Park Authority

CONTACT INFORMATION: Open during regular business hours 8 a.m. - 4:30 p.m., Monday - Friday
703-324-8700 TTY 711
12055 Government Center Pkwy.
Fairfax, Virginia 22035
Jai Cole
Executive Director

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More Cowbells for Fairfax County

By Heather Hembrey, M.A., M.A.A.

The Axe of the Archaic: A Stone Tool That Shaped Fairfax

A cow wore this bell as she grazed at Sully Historic Site in Chantilly. The bell is six inches high and made from an iron sheet that was bent and riveted into shape, most likely during the early 20th century. The cow and others in her herd wore bells around their necks so their owner could locate them in open pastures. These cows produced the milk that spurred Fairfax County’s dairy industry. 

Nearly every 18th-century farmstead included at least one “milch” cow. Farm families depended on cows to provide milk from which they made cheese and butter for themselves or to sell locally. Large-scale farmers maintained more cows to supply dairy products for their residents.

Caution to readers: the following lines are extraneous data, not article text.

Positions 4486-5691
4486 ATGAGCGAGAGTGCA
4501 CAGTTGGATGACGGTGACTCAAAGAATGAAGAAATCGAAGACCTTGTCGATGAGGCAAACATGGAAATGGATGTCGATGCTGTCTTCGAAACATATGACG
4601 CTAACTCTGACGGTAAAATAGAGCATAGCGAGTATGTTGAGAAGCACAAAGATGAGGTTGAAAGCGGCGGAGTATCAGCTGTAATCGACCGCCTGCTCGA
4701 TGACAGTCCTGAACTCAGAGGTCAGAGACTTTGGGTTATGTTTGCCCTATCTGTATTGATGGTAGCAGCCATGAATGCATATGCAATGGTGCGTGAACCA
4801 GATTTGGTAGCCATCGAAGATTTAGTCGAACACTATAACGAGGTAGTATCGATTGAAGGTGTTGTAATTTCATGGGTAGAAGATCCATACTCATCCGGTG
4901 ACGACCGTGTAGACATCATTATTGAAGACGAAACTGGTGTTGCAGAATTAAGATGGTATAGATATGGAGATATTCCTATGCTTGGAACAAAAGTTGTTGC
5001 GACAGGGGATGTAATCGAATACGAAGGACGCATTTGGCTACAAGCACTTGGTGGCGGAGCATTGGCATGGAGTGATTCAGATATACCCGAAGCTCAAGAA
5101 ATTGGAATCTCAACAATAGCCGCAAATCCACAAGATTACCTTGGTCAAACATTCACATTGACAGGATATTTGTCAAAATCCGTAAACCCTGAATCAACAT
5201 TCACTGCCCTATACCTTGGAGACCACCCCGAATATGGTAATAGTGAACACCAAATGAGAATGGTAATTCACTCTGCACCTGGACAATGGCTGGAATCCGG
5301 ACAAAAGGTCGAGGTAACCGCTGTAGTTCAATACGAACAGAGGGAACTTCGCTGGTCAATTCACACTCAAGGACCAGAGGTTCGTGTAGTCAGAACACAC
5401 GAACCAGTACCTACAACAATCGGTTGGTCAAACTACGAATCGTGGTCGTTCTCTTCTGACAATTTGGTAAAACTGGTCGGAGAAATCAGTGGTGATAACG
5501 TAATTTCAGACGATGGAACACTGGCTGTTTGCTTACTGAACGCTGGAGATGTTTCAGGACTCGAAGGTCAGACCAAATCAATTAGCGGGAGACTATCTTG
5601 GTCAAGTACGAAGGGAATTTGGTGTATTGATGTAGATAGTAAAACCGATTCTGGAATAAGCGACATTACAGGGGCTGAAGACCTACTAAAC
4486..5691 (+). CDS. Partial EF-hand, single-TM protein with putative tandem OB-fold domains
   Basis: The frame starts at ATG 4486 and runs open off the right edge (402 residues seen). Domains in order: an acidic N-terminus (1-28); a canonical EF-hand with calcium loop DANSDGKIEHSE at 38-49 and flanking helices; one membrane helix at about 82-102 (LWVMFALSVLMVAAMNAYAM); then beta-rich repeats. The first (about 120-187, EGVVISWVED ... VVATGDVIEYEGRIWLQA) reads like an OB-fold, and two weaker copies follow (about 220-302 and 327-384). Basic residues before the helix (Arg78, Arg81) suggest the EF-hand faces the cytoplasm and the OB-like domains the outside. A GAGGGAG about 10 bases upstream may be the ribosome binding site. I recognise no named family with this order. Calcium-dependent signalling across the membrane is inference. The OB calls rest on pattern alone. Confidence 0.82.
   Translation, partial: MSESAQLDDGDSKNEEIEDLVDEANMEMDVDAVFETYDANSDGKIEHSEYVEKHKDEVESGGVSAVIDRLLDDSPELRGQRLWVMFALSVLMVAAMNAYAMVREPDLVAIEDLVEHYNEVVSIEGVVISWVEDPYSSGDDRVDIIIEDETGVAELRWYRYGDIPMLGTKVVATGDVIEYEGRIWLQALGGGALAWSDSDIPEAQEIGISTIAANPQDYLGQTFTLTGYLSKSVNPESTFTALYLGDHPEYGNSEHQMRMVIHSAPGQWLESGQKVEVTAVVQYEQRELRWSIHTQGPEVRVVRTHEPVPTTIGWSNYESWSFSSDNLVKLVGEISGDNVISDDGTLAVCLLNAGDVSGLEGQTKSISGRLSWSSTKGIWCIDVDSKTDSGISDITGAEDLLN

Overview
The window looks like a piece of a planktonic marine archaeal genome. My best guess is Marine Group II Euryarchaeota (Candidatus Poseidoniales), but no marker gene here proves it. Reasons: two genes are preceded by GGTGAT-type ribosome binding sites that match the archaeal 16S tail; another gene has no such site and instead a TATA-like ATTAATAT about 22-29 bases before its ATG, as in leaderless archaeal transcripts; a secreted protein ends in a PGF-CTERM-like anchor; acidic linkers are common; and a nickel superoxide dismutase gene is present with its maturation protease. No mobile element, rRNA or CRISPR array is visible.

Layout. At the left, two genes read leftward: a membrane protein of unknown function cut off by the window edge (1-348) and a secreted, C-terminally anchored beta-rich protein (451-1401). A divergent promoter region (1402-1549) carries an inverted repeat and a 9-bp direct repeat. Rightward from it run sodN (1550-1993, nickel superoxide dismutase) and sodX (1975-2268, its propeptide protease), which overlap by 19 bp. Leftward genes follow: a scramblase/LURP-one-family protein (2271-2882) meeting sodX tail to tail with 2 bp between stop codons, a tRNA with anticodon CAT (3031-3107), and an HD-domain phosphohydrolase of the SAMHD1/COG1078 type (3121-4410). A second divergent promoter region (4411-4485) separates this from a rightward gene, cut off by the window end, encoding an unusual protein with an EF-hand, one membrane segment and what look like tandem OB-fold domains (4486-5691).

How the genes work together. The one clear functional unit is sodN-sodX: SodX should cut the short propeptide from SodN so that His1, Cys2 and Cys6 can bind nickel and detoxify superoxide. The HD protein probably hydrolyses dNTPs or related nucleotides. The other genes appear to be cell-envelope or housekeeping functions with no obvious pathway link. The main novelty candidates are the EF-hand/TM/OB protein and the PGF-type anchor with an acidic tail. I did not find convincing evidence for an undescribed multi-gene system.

In 1840, the U.S. Government first published farm product statistics in its decennial Agriculture Schedule. Statistics on cows and dairy products between 1850 and 1900 demonstrate the growth of Fairfax County’s dairy industry during those years. From 1850 to 1870, only milch cows were enumerated and the number of cows in Fairfax County increased from 3,363 to 5,305. Beginning in 1880 the Schedules included data on dairy products as well as cows. The number of dairy cows peaked at 7,236 in 1890; that’s a lot of bells if each cow wore one. Gallons of milk and cream produced, and pounds of butter made for home use and sale were also tabulated. In 1899, the dairy cows living on 1,398 Fairfax County farms produced over three point three million gallons of milk.

Railroads spurred the county’s move from grains to dairy. Wheat shipped from the Midwest was less expensive than wheat grown and processed in Fairfax County, so fewer farmers invested in the crop and instead turned to dairy production. In 1879, 515,537 gallons of Fairfax County milk were shipped by rail to butter and cheese factories in Washington, D.C. and beyond. The Maryland and Virginia Dairy Milk Producers’ Association was founded in 1920, while the Fairfax Herald newspaper regularly offered advice on cows and dairy production.

Today, visitors can visit some Fairfax County parks to explore our dairy history. Features of the 19th-century Walney Dairy are visible at Ellanor C. Lawrence Park in Chantilly. Frying Pan Farm Park in Herndon is home to many animals, including cows who are milked every day.

Fairfax Virtual Assistant